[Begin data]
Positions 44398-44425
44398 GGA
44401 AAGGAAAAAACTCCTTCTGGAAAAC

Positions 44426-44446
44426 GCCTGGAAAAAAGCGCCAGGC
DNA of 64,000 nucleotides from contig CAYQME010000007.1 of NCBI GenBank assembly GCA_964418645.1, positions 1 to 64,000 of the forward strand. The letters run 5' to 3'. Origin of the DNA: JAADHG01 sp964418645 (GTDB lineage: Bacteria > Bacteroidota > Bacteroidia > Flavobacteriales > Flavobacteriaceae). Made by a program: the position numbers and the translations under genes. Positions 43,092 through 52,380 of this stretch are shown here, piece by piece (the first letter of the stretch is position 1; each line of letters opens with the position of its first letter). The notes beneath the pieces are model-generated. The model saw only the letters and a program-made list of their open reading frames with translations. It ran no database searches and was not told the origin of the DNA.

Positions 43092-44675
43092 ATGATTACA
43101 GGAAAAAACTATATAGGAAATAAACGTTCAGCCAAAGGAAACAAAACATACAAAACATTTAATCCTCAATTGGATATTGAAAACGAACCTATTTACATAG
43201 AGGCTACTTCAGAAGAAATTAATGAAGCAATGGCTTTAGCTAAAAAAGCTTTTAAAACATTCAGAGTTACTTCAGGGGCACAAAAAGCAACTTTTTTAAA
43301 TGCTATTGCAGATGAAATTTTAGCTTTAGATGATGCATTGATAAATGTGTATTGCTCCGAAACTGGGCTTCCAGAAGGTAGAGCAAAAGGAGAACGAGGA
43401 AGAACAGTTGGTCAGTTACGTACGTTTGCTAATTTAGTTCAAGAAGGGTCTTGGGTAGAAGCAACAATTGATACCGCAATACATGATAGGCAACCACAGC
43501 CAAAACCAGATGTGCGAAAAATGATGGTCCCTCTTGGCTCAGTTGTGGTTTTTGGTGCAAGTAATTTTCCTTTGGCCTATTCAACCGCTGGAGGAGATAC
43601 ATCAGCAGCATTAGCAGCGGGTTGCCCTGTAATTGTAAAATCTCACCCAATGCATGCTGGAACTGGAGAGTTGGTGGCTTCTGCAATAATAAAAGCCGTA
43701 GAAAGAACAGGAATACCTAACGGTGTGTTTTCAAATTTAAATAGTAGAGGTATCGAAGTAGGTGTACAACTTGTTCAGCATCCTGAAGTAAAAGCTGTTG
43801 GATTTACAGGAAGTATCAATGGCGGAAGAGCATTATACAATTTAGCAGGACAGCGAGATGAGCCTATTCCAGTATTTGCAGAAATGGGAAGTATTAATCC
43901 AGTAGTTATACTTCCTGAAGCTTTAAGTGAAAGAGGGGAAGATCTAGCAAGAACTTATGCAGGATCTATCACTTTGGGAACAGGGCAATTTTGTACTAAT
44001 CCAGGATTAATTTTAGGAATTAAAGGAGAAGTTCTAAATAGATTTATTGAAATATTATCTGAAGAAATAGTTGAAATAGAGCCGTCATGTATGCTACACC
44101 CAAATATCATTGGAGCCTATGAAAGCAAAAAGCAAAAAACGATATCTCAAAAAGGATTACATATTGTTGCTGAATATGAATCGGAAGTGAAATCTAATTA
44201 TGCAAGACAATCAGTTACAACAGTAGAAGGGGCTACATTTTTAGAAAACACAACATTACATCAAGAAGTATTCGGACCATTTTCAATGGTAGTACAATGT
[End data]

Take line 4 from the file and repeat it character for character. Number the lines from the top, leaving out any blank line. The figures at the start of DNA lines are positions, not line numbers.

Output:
Positions 44426-44446